- The Case of Sigmund Freud: Medicine and Identity at the Fin de Siècle (review)
- Shofar: An Interdisciplinary Journal of Jewish Studies
- Purdue University Press
- Volume 13, Number 4, Summer 1995
- pp. 103-104
- View Citation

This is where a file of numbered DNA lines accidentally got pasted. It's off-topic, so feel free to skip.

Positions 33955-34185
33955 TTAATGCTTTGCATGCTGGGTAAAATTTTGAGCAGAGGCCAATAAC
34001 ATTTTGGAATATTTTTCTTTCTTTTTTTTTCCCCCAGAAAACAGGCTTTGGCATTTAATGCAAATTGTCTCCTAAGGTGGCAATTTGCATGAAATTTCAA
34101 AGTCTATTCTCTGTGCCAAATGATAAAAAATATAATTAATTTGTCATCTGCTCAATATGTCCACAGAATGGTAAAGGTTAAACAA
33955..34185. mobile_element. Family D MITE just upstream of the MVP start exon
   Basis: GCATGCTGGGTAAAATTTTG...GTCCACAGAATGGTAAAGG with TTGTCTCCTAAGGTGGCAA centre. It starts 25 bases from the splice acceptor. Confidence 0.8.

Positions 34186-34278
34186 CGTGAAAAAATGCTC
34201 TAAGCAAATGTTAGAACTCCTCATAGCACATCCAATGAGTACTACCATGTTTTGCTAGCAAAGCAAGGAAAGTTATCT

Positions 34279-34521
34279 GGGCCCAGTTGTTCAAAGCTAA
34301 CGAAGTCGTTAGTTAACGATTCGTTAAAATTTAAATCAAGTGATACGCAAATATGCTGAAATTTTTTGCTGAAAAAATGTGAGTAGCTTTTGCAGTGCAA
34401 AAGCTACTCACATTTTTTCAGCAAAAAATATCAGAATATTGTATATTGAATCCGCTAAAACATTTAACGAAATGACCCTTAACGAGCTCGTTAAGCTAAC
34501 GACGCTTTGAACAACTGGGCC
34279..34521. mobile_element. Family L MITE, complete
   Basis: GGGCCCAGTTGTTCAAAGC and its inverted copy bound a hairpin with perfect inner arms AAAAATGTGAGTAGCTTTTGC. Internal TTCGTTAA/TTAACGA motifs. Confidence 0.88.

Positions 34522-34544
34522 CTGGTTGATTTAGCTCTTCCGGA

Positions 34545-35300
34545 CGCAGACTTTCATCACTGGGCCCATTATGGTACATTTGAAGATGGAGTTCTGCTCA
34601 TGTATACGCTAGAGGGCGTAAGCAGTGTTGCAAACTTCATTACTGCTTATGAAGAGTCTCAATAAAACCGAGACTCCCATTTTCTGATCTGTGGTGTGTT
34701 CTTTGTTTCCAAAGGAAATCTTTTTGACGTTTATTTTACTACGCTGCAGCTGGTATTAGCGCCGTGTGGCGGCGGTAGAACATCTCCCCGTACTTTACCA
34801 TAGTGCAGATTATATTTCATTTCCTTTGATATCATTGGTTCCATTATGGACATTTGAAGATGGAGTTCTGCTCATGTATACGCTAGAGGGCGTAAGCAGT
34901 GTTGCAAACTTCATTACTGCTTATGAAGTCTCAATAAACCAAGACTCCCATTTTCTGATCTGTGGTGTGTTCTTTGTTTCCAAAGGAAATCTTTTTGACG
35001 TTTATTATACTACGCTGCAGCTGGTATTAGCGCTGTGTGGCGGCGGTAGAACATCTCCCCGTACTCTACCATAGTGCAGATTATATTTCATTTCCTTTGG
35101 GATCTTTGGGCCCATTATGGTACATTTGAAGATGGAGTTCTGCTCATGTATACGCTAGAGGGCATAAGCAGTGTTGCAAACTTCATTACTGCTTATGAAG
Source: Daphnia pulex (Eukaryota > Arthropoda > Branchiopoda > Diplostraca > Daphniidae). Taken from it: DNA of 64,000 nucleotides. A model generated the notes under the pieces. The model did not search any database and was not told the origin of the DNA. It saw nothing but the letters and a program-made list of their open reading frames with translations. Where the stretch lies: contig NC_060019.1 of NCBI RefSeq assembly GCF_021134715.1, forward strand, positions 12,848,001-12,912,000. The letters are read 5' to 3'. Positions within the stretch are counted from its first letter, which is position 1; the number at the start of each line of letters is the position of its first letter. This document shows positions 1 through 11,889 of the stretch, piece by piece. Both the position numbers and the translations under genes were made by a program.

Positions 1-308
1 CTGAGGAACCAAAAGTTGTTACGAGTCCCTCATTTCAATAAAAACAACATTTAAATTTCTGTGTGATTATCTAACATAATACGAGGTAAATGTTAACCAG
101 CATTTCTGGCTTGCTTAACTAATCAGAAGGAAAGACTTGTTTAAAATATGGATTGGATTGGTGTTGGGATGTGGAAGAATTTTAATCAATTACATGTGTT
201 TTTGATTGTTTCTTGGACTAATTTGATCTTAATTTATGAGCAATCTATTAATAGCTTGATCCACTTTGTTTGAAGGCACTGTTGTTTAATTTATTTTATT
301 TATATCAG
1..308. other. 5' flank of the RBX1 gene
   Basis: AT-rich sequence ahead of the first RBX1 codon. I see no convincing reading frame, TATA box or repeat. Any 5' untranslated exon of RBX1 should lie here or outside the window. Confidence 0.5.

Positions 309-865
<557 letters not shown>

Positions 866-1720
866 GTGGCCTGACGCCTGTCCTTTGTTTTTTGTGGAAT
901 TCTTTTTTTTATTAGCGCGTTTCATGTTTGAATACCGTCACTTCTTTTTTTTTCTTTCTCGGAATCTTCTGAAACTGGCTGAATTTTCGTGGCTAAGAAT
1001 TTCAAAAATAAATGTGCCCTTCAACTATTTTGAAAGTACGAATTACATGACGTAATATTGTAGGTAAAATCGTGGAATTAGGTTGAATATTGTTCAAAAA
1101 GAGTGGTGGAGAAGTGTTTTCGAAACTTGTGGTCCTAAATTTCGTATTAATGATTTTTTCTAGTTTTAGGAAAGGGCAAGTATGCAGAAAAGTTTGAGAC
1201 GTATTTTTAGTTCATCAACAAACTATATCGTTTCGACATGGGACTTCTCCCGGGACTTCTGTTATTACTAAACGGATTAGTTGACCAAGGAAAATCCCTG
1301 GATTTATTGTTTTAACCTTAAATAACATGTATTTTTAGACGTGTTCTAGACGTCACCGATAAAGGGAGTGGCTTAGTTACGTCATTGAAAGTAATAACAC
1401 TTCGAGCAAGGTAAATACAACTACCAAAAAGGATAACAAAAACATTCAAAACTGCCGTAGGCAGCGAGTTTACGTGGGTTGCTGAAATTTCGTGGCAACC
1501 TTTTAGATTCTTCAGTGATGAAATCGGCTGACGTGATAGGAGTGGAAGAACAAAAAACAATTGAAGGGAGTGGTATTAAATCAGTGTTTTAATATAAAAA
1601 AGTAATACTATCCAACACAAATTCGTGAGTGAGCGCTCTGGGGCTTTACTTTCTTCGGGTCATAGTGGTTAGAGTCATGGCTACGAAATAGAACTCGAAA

Book Reviews 103 The Case of Sigmund Freud: Medicine and Identity at the Fin de Sii~cle, by Sander 1. Gilman. Baltimore: Johns Hopkins University Press, 1993. 298 pp. $31.95. How might a scientist react when the official science of his day denigrates the ethnic group of which he is a part? This is the question Sander Gilman poses in regard to Sigmund Freud. In so doing, Gilman paints an exceptionally vivid picture of the antisemitism prevailing in the scientific and medical literature at the turn of the century. He also offers a theory on the origins of some fundamental psychoanalytic thought. late nineteenth-century scientists argued that Jews had a diseased nature that was immutable; no matter what they did, they remained "identifiable and different" (p. 18). Even religious conversion, formerly accepted as a "solution," would not work because Jews were identified as a separate race. Many Jewish physicians and social scientists were themselves influenced by these racial arguments and put forth a variety of environmental and biological explanations for what they regarded as problematic aspects of the Jewish character and physical being. Assimilated Jews were particularly likely to find disease among the so-called Ostjuden crews from the eastern parts of the Austrian Empire and Russia). The establishment scientific community was explicit in its cataloguing ofJewish physical, social, and psychological deficiencies. Perhaps the one trait that was emphasized more than any other as illustrating the Jews' ineradicable difference was their Mauscbeln, the alleged particular accent used byJews in speaking the dominant language where they lived. Another inescapable and negative aspect the scientists found was the Jew's face; his Jewishness was written all over. Jews were also said to have traits that showed them to be degenerate. These were their flat feet (making them unfit for military duty, hence unfit to be citizens) and their criminality. In Jews, criminality was also specifically linked to sexual crimes because Jews were hypersexual. Additionally, Jews were compared to women, whose inferiority they shared. (Associated with this was the belief that Jewish men menstruated.) And generally it was agreed that the Ostjuden had a high rate of hysteria. Gilman postulates that as a Jew, Freud sought to deal with these formulations, which, after all, also referred to him, by universalizing the neurotic pathology he found in himself and in his patients, who in the beginning were almost entirely Jewish. In this way he would refute the supposed inherent inferiority of Jews. This "is one of the underlying 104 SHOFAR Summer 1995 Vol. 13, No.4 mechanisms in the establishment of the discourse of psychoanalysis" (p. 25). So, for example, when Freud discovered his early childhood love of his mother and jealousy of his father, he decided that it was "a general phenomenon of early childhood" (p. 76), and thus was born the Oedipus complex. Sexual perversity-an antisemitic charge against the Jews-was also universalized in the theory of the polymorphous perversity (multi-form infantile sexuality) of all children. The imputation of heightened sexuality, inbreeding, and criminality to the Jews was made a universal phenomenon by Freud in his theories of incest and parricide which appeared in Totem and Taboo. All these were Freud's "creative responses to the constitution of the world in which he found himself" (p. 226). Albeit unnecessarily repetitive, Gilman displays considerable erudition on the subject ofantisemitism at the turn of the century, and is imaginative and provocative in his theories on the origins of psychoanalysis. Yet he treads on dangerous ground. He writes that "the origin of a theory does not vitiate its ultimate validity" (p. 218). But by arguing that certain psychoanalytic theories stem from fin-de-siecle scientific views about Jews, which Freud then universalized, Gilman appears to support those who reject psychoanalysis on the grounds that it only applied to Freud's Viennese patients and did not have wider relevance. Judging by the tone throughout Gilman's book, I do not think he means to give aid to these critics, but it can certainly be contended that he does. In recent years a lot of attention has been focused on why Freud paid such little attention to countertransference (the feelings aroused in the...